A federal judge on Friday struck a serious blow to Apple’s control of its App Store, giving companies a way to avoid handing Apple a cut of their app sales and potentially upending a $100 billion online market.
Over the last month, regulators in Japan and South Korea have forced Apple to tweak how it manages the App Store. In the United States, the Justice Department has opened an antitrust investigation into the business. The Senate introduced antitrust legislation aimed at promoting app store competition after a House committee said last year that “Apple exerts monopoly power in the mobile app store market.” And the European Union, Britain and India also are investigating Apple’s App Store dominance.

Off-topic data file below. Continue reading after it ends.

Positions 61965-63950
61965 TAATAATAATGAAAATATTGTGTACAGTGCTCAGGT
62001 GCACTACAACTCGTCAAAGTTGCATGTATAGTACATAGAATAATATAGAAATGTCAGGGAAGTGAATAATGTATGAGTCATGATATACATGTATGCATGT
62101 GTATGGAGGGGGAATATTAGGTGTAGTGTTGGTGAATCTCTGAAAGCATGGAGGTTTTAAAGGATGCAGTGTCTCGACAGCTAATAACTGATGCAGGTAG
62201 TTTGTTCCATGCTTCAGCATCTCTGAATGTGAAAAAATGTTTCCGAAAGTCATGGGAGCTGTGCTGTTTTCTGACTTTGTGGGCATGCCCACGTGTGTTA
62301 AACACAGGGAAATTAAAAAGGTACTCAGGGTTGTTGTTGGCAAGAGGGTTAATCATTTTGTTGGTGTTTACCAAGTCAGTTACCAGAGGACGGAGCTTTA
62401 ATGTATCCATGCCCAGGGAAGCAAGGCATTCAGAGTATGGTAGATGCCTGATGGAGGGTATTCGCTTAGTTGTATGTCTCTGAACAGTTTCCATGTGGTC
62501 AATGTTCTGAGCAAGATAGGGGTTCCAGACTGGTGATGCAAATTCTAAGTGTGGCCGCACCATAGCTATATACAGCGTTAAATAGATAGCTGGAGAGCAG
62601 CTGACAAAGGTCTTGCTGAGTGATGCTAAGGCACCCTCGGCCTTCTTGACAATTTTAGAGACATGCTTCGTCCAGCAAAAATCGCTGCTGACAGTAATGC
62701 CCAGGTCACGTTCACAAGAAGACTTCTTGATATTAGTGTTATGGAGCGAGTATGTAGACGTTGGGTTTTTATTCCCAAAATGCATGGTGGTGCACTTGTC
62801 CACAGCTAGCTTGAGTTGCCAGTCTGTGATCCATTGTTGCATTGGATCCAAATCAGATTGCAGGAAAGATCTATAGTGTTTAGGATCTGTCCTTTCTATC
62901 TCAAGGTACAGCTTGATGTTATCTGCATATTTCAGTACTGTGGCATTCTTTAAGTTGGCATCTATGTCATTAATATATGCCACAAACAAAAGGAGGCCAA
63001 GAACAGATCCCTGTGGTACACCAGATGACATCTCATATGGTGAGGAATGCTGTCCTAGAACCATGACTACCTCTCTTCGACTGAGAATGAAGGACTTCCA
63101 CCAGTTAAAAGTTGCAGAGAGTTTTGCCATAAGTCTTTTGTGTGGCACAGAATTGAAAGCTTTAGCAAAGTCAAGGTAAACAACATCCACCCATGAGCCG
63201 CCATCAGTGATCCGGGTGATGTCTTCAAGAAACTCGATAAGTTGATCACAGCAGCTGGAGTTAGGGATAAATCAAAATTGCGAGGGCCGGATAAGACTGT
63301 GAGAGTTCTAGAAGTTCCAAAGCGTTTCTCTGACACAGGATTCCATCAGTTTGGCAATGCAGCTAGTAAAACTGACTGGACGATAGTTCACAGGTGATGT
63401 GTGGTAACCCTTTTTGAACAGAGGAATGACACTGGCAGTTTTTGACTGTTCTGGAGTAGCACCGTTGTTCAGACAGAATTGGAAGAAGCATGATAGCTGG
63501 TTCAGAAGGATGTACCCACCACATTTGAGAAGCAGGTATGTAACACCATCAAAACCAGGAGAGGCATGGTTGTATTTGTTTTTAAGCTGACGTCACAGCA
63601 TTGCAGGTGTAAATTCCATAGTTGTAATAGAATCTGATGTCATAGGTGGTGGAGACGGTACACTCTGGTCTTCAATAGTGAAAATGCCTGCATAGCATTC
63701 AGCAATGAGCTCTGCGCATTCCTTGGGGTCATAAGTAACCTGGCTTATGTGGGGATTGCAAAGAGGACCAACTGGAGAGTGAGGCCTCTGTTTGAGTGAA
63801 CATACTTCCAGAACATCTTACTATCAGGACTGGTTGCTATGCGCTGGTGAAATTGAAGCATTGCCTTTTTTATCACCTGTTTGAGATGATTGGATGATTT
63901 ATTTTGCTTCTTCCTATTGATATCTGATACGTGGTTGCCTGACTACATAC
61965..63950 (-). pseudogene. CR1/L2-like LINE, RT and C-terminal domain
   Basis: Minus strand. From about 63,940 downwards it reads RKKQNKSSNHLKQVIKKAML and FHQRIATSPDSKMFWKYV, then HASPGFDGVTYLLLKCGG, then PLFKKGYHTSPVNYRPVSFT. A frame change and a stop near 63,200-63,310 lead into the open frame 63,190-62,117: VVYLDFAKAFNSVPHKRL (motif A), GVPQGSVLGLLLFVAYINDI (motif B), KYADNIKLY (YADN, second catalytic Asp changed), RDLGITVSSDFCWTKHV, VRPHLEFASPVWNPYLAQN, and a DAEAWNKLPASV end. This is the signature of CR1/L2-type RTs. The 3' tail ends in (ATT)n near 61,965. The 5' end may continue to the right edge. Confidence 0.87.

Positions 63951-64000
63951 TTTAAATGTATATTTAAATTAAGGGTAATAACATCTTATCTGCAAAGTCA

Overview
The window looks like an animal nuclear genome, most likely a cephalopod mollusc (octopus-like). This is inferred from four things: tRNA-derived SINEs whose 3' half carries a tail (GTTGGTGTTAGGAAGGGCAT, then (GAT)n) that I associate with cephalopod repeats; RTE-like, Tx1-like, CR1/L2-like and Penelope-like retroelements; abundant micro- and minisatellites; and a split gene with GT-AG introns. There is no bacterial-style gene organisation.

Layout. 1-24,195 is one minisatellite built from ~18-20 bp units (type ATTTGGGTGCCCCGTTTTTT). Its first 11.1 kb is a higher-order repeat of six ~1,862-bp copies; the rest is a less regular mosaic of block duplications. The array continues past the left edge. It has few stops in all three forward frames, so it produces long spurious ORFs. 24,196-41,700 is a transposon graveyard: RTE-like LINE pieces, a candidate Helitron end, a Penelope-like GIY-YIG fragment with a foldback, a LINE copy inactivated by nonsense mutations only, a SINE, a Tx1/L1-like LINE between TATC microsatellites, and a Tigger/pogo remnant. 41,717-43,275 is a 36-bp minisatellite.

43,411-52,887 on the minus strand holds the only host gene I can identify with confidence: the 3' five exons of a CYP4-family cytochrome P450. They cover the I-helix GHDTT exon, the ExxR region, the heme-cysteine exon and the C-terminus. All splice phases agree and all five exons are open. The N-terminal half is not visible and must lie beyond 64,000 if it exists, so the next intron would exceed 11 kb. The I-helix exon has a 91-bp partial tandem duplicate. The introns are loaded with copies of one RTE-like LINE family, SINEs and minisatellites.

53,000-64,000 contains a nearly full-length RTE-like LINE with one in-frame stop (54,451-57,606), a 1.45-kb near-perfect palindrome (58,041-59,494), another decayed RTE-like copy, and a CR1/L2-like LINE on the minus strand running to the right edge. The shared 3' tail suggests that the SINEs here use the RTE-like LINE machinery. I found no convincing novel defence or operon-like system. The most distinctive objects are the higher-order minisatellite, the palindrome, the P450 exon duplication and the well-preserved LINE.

Apple counts on revenue from its App Store to fuel its expansive profits, and the decision could eat away at that money. It was a damaging loss for the company, which is facing increasingly pointed questions from regulators and politicians around the world about its business.
Together, the legal setbacks and the tighter regulatory controls indicate that Apple’s long run of calling all the shots on the App Store — one of the linchpins of the internet economy — may be ending. That could represent one of the tech industry’s most substantial changes in years, as smaller companies keep more of their profits and Apple’s ability to be an unavoidable toll collector slips away.
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